Why Is My Kid Getting HD On Their Phone, While I'm Getting a Blocky Mess On Our 60" TV?
This question is a common complaint among ISPs and streaming services. This segment will explain the origins of 'adaptive' streaming, some of the challenges, as well as the reasons that no single service can solve all the problems on its own.
Hello, morning, afternoon, evening, wherever you are. Welcome to my session about streaming video.
My name is Marwan Fayed. I'm one of the leads on Cloudflare Research.
One of the things you're going to notice about this talk on streaming video is that the title that you see here doesn't quite match the title that was given on the website, and I promise we're going to get there.
This is a bit of a story, primarily about streaming video and lots of things that escape the broader set of knowledge.
I call these feedback because this actually matters, fairness, which people love to debate, and maybe some frustration because of the title that's on the website.
I'm going to preface this first of all and say this is largely pre-Cloudflare work for me.
I joined Cloudflare in January. I was previously a professor in my former life, did quite a bit of teaching and research and all the normal things you would expect an academic to do, so there's some names at the bottom here.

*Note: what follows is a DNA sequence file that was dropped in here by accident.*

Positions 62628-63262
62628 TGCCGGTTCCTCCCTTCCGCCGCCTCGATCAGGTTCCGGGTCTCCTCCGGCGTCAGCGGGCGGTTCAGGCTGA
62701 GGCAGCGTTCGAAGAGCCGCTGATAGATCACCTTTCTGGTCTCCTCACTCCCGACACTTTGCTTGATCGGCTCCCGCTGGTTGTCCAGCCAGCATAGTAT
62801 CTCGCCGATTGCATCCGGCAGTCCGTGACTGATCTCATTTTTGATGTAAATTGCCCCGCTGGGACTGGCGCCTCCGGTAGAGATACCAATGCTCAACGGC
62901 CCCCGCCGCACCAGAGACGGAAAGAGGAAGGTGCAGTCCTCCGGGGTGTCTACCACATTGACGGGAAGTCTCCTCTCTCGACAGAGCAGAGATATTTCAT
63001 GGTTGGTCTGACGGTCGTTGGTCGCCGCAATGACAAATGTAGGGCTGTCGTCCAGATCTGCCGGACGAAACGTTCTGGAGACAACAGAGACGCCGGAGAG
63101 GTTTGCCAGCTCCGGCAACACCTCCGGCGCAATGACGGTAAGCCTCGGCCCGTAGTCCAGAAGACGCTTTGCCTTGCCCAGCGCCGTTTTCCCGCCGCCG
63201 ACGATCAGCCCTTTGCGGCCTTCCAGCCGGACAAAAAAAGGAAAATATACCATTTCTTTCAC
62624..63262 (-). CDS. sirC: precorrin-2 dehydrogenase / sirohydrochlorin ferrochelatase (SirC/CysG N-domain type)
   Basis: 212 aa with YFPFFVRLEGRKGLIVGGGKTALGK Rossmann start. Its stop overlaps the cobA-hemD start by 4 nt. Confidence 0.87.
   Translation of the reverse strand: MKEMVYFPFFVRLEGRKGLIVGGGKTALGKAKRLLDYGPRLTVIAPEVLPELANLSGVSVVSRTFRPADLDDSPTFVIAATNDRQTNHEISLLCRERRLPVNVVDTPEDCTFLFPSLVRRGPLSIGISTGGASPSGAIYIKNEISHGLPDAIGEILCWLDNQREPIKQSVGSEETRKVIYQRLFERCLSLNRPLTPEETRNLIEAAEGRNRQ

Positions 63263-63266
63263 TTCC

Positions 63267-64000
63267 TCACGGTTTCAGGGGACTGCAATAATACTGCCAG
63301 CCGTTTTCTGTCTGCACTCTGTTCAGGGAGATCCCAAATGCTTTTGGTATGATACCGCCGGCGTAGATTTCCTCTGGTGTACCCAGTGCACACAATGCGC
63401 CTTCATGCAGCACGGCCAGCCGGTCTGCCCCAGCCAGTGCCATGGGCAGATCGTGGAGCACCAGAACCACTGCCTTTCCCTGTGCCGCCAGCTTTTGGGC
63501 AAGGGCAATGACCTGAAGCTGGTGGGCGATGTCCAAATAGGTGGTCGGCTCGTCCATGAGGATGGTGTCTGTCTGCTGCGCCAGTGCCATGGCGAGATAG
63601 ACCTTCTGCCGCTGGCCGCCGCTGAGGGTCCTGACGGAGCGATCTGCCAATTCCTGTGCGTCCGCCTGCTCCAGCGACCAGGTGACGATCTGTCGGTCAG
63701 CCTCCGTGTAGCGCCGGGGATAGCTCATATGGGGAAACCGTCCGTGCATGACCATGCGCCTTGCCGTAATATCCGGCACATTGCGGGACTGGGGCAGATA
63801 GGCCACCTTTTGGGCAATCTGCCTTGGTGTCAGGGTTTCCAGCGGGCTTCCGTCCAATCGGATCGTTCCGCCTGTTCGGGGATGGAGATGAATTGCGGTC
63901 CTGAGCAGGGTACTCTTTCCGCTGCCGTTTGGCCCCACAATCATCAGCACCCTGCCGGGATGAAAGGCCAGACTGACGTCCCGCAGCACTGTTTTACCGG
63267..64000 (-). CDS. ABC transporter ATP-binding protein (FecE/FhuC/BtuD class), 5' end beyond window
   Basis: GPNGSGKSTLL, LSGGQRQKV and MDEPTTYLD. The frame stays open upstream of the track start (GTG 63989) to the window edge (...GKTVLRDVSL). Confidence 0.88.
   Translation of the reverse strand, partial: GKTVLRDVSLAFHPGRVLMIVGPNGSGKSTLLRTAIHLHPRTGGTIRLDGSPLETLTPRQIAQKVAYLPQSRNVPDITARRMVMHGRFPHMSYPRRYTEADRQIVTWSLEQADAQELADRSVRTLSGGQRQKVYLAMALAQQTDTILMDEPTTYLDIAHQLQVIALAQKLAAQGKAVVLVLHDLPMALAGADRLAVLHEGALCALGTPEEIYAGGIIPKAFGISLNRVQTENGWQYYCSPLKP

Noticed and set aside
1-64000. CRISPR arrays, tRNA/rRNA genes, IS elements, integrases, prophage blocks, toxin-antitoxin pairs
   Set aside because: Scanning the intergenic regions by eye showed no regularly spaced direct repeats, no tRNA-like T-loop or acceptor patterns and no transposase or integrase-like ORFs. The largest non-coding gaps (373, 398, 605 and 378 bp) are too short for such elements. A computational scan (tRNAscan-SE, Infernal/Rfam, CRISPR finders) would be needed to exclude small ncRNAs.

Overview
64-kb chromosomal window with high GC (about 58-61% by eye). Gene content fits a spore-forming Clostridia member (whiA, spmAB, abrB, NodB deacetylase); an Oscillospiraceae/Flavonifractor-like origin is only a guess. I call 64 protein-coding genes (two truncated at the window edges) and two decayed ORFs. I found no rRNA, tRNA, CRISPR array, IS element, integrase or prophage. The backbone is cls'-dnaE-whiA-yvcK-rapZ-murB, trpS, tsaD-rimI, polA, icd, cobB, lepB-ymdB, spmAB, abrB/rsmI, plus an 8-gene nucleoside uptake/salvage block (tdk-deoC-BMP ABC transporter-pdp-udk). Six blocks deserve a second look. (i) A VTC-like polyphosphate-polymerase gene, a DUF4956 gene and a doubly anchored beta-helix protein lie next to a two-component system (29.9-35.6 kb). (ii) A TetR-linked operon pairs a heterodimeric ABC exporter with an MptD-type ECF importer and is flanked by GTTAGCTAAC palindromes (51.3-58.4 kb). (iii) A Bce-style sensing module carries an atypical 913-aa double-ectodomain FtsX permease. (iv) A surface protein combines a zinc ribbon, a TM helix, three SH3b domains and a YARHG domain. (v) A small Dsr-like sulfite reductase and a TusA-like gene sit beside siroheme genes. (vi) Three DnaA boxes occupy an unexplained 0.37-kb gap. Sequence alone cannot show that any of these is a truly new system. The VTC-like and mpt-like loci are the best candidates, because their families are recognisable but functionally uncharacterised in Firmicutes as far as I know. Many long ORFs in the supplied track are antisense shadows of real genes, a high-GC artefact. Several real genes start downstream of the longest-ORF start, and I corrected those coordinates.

A lot of this work was built up in collaboration with these people and their current locations, and so I'm ever grateful to them.
Collaboration is ridiculously rewarding.
I encourage everyone to pursue collaborations wherever they can on everything they can.
So let's proceed. On a personal level, this whole talk is kind of a story to me, and it's this notion of why streaming video suddenly became cool to me.
So for years as a network person, my interests tend to be in the network level.
I really had no affection for streaming video at all. I thought streaming video is an application, we design the network properly, it gets bits from point A to point B, the application doesn't matter.
Except at one point, a student came to me and posed streaming video as sort of a network resource problem, and it just took on a whole new life.
Why is this important? One of the things that Cloudflare values is curiosity.
So this is one example on a personal level about how just being open to different things and being a little bit curious can take one in directions that they never anticipated.
So let's start with the end, something I often like to do, and give you the takeaways.
So high level, there's a few big takeaways here.